Over 23,000 thousand clinicians, researchers, policymakers, and activists gathered in Washington, D.C., this week to attend the international conference AIDS 2012. As the conference highlights recent breakthroughs in treatment and prevention under the theme “Turning the Tide Together,” Partners In Health staff members from Rwanda, Malawi, Haiti, and Boston are presenting evidence of how we and our partners have turned the tide already, achieving universal access to treatment and retention rates of well above 90 percent with programs that support patients with daily visits from community health workers to provide medical, social, and economic support.

A community health worker (right) with an HIV patient in Rwanda.

Dr. Peter Drobac, director of Inshuti Mu Buzima (IMB), PIH’s sister organization in Rwanda, is presenting the impressive results of a study of HIV-positive patients who received treatment at two clinics in Rwanda between 2005 and 2010. The proportion of patients enrolled on treatment who were still alive and receiving care after five years was 93.5 percent—a truly “exceptional” figure, according to Cheryl Amoroso, IMB’s director of health information systems, monitoring and evaluation, and research. Elsewhere in Africa, a review of 33 studies found median retention rates of 70 percent after three years.

The Rwanda study presented by Drobac is one of few that also examines viral loads—the amount of virus in a patient’s blood—over an extended period of time. Of the group of patients who were enrolled in 2005, 96.6 percent had their viral loads suppressed.

“These patients have very high rates of program retention and HIV virus suppression, a success we attribute to a strong treatment program in partnership with the Ministry of Health and the critical community-based component of our model of HIV care,” said Cheryl Amoroso.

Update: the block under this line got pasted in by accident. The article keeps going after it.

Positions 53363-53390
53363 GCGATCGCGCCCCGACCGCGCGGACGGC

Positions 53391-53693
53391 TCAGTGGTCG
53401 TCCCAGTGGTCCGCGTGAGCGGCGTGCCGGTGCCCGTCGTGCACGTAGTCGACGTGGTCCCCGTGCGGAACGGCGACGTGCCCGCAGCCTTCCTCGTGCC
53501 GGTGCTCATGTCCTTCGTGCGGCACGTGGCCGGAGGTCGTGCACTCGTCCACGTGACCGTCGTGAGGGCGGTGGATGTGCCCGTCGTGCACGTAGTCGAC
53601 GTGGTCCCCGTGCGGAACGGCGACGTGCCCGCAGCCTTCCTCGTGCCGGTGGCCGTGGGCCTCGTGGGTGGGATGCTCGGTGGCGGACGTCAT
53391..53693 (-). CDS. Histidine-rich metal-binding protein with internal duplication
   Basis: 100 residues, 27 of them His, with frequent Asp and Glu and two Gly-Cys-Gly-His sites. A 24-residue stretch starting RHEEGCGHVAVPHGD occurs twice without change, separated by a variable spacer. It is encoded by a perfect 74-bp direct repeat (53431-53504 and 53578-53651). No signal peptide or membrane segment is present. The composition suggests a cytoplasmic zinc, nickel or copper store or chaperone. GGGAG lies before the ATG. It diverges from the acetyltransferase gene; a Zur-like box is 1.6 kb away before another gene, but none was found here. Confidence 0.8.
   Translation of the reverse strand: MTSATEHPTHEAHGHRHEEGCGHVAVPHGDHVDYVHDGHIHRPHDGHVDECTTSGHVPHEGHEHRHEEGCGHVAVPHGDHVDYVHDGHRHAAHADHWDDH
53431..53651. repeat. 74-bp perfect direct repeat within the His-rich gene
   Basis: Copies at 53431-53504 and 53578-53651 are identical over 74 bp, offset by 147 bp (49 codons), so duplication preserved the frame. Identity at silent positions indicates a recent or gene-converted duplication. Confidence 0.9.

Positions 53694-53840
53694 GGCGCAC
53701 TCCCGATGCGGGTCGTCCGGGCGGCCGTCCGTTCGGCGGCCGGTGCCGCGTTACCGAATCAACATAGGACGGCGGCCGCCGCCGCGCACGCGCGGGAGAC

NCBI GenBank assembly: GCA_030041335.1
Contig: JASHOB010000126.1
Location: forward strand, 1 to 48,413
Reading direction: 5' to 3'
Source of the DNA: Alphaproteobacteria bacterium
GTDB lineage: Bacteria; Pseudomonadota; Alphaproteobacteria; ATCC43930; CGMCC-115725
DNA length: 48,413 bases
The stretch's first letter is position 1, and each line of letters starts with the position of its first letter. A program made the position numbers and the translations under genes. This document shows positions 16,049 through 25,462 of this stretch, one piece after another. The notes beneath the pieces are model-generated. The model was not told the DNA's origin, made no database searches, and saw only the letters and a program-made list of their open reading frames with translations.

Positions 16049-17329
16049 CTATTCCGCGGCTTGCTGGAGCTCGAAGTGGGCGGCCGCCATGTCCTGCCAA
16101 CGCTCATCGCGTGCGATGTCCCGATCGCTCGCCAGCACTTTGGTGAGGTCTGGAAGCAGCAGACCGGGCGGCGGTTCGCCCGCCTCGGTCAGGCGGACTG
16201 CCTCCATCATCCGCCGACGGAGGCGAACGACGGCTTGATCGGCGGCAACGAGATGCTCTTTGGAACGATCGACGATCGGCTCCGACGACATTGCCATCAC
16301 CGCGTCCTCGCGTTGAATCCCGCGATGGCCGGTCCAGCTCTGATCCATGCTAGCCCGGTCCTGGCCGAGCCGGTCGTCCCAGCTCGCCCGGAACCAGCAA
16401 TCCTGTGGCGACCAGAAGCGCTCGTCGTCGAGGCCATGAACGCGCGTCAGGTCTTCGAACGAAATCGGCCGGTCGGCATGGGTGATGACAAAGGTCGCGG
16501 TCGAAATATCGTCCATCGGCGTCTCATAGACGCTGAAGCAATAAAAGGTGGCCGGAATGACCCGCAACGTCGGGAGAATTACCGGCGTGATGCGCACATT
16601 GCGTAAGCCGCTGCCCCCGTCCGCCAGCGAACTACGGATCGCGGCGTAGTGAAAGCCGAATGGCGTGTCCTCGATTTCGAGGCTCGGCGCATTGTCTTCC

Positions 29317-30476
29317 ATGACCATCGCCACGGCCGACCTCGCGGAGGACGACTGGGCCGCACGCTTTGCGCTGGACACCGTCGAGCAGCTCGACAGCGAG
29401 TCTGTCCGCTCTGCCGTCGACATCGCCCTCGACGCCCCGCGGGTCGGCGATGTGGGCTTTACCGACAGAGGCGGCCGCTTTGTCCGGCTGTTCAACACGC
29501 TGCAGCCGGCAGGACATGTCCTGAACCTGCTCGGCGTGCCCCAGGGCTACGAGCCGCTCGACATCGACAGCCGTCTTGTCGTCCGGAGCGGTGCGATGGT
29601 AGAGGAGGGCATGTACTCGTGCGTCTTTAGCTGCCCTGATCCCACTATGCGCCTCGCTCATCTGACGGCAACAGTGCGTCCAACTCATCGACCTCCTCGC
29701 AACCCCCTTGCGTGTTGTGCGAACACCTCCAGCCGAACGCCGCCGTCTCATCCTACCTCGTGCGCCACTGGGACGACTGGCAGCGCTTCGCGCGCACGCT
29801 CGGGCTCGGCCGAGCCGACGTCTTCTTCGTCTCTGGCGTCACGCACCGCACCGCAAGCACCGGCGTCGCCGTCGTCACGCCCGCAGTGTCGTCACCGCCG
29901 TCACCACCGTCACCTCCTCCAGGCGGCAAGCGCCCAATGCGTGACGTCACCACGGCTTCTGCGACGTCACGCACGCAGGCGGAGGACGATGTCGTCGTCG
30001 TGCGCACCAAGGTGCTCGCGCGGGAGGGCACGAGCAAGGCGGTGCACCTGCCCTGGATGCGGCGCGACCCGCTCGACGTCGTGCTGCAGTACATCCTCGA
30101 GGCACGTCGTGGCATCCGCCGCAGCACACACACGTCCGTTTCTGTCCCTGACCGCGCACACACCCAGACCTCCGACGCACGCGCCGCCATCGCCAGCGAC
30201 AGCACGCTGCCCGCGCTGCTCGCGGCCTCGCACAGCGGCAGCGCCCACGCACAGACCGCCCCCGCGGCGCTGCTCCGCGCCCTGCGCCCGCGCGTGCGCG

Other PIH participants at the conference are presenting posters and speaking on panels highlighting key elements of programs that have contributed to outstanding retention rates and clinical outcomes for patients, including nutritional support for HIV patients and electronic medical record systems to monitor their treatment.

A satellite session co-hosted by PIH, Harvard Medical School, and the United Nations World Food Programme focused on the relationship between hunger, malnutrition and poor health, presenting evidence of the impact that nutritional assistance can have on HIV treatment and adherence.

In another poster presentation, Amoroso and her colleagues are presenting the role of electronic medical record (EMR) systems in improving the care patients receive at different stages in their HIV treatment. The system, implemented with Rwanda’s Ministry of Health, is designed to manage clinical profiles of patients, alerting doctors to missed appointments and identifying potentially at-risk patients. It was put in place in clinics in rural Rwanda, where the high numbers of patients and limited access to resources made it difficult to ensure patients receive continuous care.

“By providing automated alerts of patients who are at risk or need further medical attention, the electronic medical record system ensures that patients don’t fall through the cracks,” said Amoroso. “Implementation of the EMR by PIH in Rwanda has been successful, and the government of Rwanda is currently leading expansion of the program across the country.”

PIH’s monitoring and evaluation team in Malawi found similar results in an analysis of their EMR system. The system is being used in the rural district of Neno, where PIH sister organization Abwenzi Pa Za Umoyo (APZU) supports a hospital serving more than 125,000 patients. The team’s findings indicate that with proper accuracy and supervision, an EMR system can help improve the quality of data and clinical management at sites with a high number of patients.

“The quantity and the quality of work PIH is presenting demonstrate both our engagement in research and the success of our programs,” said Amoroso. “We are excited to see what happens next.”

Other PIH presentations at the conference include:

  • IMB’s Peter Celestin Niyigena discussing methods to improve child survival among infants in Rwanda who are exposed to HIV;
  • Alice Nyirimana, also of IMB, discussing the unique needs and care of adolescents with HIV; and
  • Junior Bazile, of APZU, presenting an evaluation of the Program on Social and Economic Rights, which provides food, shelter, and access to education and income-generating opportunities to HIV-infected patients and affected household members in rural Malawi.

The research presented by PIH staff may be available for viewing after the conference—please check back for more information. You can also learn more about the conference here.

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